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Administrative turnover sweeps campus

Screen-Shot-2013-08-22-at-6.27.36-PMAre you unable to recognize some of the top administrative figures as you settle into your schedule this fall semester?

 
If not, it’s probably not just because of your fuzzy memory or those long summer nights.

 
NKU has experienced significant administrative turnover over this past year.

 

It started with the initiation of current President Geoffrey Mearns on the first day of school last fall, all the way up to the present-day situation with two deans leaving their administrative positions, one new dean, two new vice presidents, the provost leaving and one dean holding an interim position.

 
Only two deans, Denise Robinson from the College of Health Professions and Kevin Kirby from the College of Informatics, aren’t new to or leaving their positions.

 
“I think universities go through periods where there are changes in leaderships,” Provost Gail Wells said. “And I think it, in general, is very healthy. People can come in from the outside with new perspectives. They can help us look at things that we have all done a certain way.”

 
However, Wells acknowledged that the transition period between administrators may be a challenging time.

 
“Whenever you have changes in leadership there is a transition period where you want to make sure the person has all the knowledge they need to be successful so there is a transfer of knowledge and transition period,” she said. “We all need to make sure we do what we can to make them successful.”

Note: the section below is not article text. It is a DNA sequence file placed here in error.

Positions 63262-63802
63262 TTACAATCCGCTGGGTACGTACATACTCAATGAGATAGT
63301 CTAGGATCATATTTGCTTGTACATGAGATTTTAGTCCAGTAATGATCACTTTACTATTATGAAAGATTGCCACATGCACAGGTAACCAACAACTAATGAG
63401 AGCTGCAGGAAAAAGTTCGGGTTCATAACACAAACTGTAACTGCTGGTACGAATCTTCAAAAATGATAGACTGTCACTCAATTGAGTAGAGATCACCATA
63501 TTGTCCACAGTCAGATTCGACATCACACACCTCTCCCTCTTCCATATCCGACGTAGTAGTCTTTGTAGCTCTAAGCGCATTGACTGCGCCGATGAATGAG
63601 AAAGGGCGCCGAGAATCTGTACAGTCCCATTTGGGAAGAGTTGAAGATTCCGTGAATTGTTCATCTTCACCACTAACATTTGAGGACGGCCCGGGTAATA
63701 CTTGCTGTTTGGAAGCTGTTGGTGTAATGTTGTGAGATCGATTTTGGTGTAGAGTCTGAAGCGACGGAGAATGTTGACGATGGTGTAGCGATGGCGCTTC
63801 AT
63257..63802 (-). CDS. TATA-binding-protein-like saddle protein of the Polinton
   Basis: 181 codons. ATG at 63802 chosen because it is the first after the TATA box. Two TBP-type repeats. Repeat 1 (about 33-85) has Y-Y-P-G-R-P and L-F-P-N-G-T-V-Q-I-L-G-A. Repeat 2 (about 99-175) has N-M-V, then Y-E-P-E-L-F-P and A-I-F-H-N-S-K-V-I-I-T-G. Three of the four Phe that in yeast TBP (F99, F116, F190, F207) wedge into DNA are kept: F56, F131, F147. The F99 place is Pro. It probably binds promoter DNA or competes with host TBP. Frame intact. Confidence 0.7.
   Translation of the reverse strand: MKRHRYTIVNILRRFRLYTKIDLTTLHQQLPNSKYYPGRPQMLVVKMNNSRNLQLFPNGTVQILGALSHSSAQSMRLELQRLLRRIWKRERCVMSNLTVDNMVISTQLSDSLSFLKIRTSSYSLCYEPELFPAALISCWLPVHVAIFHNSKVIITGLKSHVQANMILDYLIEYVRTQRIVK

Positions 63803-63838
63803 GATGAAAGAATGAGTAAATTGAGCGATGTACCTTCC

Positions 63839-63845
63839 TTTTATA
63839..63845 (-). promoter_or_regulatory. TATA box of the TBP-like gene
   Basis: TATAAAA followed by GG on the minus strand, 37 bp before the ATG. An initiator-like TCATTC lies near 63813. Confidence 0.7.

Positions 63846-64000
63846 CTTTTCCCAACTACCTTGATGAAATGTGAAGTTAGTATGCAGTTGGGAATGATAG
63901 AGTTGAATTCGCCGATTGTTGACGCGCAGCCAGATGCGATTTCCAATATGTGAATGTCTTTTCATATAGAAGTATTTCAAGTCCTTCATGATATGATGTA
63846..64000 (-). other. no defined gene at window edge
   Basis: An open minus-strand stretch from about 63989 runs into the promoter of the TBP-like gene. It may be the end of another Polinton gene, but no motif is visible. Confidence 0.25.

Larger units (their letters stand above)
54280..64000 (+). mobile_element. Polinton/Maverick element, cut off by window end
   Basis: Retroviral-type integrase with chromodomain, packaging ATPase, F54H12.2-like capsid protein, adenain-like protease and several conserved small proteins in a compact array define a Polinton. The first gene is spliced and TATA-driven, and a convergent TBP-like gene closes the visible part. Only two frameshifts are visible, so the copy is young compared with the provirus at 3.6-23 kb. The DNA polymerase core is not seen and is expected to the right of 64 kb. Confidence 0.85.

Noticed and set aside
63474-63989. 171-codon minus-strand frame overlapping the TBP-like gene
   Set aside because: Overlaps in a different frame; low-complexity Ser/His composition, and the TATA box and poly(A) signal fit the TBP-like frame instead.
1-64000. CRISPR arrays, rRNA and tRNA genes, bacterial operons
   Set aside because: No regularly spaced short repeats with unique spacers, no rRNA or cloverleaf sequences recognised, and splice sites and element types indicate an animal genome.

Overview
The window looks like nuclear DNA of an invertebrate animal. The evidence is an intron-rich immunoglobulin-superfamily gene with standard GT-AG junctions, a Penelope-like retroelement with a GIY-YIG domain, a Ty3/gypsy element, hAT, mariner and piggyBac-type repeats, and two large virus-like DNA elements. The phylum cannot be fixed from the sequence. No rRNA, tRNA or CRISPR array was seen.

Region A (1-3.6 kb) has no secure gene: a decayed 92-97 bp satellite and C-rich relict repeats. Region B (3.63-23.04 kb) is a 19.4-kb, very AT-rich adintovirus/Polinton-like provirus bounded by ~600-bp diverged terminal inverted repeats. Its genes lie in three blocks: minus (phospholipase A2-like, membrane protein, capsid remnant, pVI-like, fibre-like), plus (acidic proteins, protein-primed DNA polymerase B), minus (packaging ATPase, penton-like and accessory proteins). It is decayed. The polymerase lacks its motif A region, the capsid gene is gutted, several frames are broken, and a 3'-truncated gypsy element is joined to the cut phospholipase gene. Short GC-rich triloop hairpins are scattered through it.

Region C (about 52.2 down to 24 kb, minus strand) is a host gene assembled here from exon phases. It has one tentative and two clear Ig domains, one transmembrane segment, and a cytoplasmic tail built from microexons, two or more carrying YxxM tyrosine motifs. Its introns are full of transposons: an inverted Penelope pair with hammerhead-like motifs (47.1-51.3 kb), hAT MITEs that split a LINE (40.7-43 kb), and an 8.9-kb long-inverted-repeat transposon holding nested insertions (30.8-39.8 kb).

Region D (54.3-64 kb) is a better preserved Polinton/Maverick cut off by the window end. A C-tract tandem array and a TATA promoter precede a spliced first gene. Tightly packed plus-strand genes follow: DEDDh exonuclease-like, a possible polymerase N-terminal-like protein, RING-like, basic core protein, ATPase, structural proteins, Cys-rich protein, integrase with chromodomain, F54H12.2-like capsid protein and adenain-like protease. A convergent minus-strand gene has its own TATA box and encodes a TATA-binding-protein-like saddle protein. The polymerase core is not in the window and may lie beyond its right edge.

A study by the Macrothink Institute, a private organization dedicated to scientific research and publication, released in January of 2013, spotlighted other possible negative impacts associated with heavy staff turnover.

 
The study concluded that turnover negatively affects the organization financially as well as socially.

 
“Staff turnover can have a negative effect on an organization,” the study said. “It can lead to a loss of productivity, profitability, corporate knowledge, and skills and competencies. In addition, staff turnover is not just an issue for the organization experiencing staff turnover; it can also cause headaches for external organizations communicating with them.”

 
However, NKU President Geoffrey Mearns agreed with Wells’ point that the turnover could be a positive experience, and even stated that he thinks “it will have a positive effect on students”.

 
“[The turnover’s] timing fits in well with the strategic plan,” Mearns said. “The new administrators can marry their ideas with ideas from the strategic plan.”

 
Administrative turnover may have a correlation with the transition into a new university president. For example, Brown University expected “significant administrative turnover” during its last presidential transition in 2012.

 
Overall, Mearns stated that administrative turnover is natural and to be expected for a university. He added that in the end, it is always an individual’s decision.

 
“Turnover will always continue,” Mearns said. “All of those [administrators] are at different points in their career. There is a constant flow. My sense is that the pace will probably slow down throughout the next 3-5 years.”

 

 

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